You have probably heard of the AppArmor while you are installing Ubuntu, but since it is not an application that shows up in the Application Menu and it doesn’t appear in any graphical form, most of you have probably no idea what it does and why it is essential for your system. In short, AppArmor is a security module that confines individual programs to a set of listed files and capabilities so they don’t wreak havoc on your system.
What is AppArmor?
AppArmor is a Mandatory Access Control (MAC) system that confines programs to a limited set of resources. It restricts programs to a set of files, attributes and capabilities so it is not able to go deep into the system and wreak havoc (unless it is given the permission). Instead of the Windows’s UAC model that give control to the users, AppArmor bind the access control attributes to the program itself.
How AppArmor Works
AppArmor works at the kernel level and it loads during the bootup. The way AppArmor handle the permission is via Profiles. Profiles is a set of rules that determines what the program can and cannot do. There are two modes that the Profiles can run: Enforcement and Complain. The Enforcement mode is a strict enforcement of the policy defined in the profile as well as reporting policy violation attempts. Complain mode will only report the policy violation attempts, but does not enforce the policy. Most profiles are loaded in the Enforcement mode, though there can be a good number of third parties profiles that are loaded in the Complain mode as well.
Checking out your AppArmor Status
If you are using Ubuntu 7.04 or above, AppArmor is installed by default and loads when you boot up your computer. To check the AppArmor status, type the following command in the terminal:
This is what you will see:
In my system, you can see that there are 17 profiles loaded in Enforcement mode and 4 currently running processes are enforced by AppArmor.
Finding disabled AppArmor profiles
In addition to those profiles that run on bootup, there are several profiles that are available but disabled by default. You can check them out at the “/etc/apparmor.d/disable” folder. From here, you can see that the Firefox and the Rsyslogd profiles are not enabled.
The Firefox profile was probably disabled because it leads to a performance drop in Firefox, but if you like the turn the Profile on so you can surf the web in more peace, here’s how you can do so.
Open a terminal and type:
sudo aa-enforce /etc/apparmor.d/usr.bin.firefox
To disable it again:
sudo ln -s /etc/apparmor.d/usr.bin.firefox /etc/apparmor.d/disable/ sudo apparmor_parser -R /etc/apparmor.d/usr.bin.firefox
How does an AppArmor Profile look like?
While the Profiles sound like a complicated software module, it is actually a simple text file with included file paths stating which folders and directories the application can access. This is how the eVince profile look like (you can easily click on any profile in the “/etc/apparmor.d” folder to open it in your text editor).
Creating your own profiles to lockdown application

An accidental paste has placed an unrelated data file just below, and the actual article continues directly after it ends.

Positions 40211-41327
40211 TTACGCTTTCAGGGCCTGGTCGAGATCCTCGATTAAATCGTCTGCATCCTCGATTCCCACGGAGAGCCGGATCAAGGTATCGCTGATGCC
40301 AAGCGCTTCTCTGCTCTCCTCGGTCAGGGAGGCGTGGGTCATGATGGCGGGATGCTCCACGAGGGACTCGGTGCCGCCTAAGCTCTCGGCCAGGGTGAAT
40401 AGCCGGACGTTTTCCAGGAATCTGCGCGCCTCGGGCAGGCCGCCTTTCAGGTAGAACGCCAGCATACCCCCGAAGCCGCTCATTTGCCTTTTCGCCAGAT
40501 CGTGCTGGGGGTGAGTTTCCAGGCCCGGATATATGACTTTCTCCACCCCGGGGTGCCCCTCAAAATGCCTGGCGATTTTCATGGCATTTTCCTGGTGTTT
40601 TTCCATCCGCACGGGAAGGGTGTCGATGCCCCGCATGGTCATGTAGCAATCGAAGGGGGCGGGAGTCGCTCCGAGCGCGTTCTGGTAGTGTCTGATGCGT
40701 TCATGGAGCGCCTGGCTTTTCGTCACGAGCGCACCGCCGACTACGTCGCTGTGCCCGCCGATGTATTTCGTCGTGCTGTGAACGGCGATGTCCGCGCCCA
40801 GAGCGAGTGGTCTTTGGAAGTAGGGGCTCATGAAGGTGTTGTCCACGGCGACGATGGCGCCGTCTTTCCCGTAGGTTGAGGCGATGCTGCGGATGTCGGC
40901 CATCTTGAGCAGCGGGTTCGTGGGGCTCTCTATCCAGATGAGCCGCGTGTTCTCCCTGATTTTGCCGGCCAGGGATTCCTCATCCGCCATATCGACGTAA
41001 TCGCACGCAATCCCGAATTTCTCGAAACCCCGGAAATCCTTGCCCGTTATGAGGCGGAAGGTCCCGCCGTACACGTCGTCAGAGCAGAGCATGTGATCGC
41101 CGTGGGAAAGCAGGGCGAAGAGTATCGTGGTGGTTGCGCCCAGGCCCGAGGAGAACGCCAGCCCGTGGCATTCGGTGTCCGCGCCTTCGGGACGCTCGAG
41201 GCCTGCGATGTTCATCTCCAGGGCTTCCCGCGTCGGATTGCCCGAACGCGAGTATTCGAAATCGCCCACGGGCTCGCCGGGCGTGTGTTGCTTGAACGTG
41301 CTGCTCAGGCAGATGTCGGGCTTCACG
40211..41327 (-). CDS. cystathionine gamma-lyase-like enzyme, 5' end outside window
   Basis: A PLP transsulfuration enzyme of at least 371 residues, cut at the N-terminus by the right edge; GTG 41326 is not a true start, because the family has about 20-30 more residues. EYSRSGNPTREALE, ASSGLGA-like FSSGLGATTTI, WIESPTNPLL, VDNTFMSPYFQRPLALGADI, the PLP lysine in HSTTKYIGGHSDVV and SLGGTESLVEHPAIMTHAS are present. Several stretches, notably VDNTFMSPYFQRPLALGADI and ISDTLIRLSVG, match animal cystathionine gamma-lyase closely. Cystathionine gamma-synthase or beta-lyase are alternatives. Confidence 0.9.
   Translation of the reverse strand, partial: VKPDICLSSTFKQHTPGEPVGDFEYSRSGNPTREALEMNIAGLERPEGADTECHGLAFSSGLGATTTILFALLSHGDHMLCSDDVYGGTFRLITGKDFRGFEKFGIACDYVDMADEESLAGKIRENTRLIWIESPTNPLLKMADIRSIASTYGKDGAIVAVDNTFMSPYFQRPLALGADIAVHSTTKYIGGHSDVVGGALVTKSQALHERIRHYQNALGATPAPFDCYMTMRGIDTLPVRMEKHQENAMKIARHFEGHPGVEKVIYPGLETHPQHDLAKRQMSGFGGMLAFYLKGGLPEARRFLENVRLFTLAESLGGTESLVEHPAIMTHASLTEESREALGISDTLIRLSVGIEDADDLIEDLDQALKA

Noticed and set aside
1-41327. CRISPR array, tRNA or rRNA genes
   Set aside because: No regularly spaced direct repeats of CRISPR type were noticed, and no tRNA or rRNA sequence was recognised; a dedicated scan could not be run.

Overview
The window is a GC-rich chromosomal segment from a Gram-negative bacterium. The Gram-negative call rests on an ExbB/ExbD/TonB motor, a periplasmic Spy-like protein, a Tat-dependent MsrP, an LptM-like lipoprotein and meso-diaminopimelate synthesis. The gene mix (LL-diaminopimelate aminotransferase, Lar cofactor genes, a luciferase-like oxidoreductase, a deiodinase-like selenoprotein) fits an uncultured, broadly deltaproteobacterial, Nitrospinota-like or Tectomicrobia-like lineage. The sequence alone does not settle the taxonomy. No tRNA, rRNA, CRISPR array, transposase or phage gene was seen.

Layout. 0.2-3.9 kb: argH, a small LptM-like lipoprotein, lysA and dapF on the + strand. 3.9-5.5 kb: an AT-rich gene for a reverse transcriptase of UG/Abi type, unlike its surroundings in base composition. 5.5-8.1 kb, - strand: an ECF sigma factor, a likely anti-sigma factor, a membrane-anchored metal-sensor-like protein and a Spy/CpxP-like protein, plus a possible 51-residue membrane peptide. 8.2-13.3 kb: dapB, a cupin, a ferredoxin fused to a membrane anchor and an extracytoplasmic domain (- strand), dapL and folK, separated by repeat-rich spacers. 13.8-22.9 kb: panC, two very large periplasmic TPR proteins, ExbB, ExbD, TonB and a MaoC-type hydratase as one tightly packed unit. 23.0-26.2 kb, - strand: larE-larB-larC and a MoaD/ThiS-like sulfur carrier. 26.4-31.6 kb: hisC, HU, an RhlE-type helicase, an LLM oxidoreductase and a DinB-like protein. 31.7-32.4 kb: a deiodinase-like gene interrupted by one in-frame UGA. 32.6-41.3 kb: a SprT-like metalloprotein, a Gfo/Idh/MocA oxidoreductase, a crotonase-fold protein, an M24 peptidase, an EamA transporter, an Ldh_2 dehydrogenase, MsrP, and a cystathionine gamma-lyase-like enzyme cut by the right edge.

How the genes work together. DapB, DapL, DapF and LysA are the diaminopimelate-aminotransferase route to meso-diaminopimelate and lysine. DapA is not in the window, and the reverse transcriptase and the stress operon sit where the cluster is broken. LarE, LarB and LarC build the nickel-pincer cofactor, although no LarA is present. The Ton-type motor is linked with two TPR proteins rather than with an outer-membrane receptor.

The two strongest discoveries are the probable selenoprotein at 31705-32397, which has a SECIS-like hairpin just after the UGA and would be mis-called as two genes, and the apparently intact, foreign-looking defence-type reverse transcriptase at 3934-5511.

Ubuntu has done a pretty good job to protect you, but if you want to restrict a custom application that is not protected by Ubuntu, you can create your own profile to lock down the application. This is particularly useful in a server condition where many applications are running in the background where you can’t see it.
Note: Before you create your own profiles, it is best to first look into the existing AppArmor profiles library to check whether the profile for your application is available. You can also install “
apparmor-profiles” to get an extra list of profiles.
To create your own AppArmor profiles, you have to first install “apparmor-utils”.
sudo apt-get install apparmor-utils
Once installed, run the following command to start the profiling:
sudo aa-genprof /path/to/application
where the “/path/to/application” is the file path to the application that you want to profile. The default application folder is “/usr/bin”, but it could be different depending on the application.
Next, (leaving the terminal running) start the application that you are going to Profile. For this example, I am using Krita. Use the application as you usually do on any other day.
For every action you perform on the application, return to the terminal and press “Shift + s” to get it to scan for changes.
From here, you can see the path that the application is accessing and the severity of the action. You can then “Allow (A)” or “Deny (D)” the action.
Keep doing this for the rest of the actions performed on the application. To get the best result, it is best that you plan out your list of actions before you start the profiling.
Lastly, when you are done, press “Shift + F” to Finish the profiling and “Shift + s” to save the Profile.
Once created, the profile will be saved in the “/etc/apparmor.d” folder and will be loaded in Enforcement mode.
To edit your newly created profile, use the following command:
sudo aa-logprof /path/to/application
AppArmor will then scan the log entries and allow you to make changes to the profile.
Stopping and restarting AppArmor
For some reasons that you need to stop or restart AppArmor, you can easily do it with
sudo service apparmor stop #stop apparmor
sudo service apparmor restart #restart apparmor
For more information on AppArmor, check out the Ubuntu AppArmor page.
Image credit: Knight in Shining Armor
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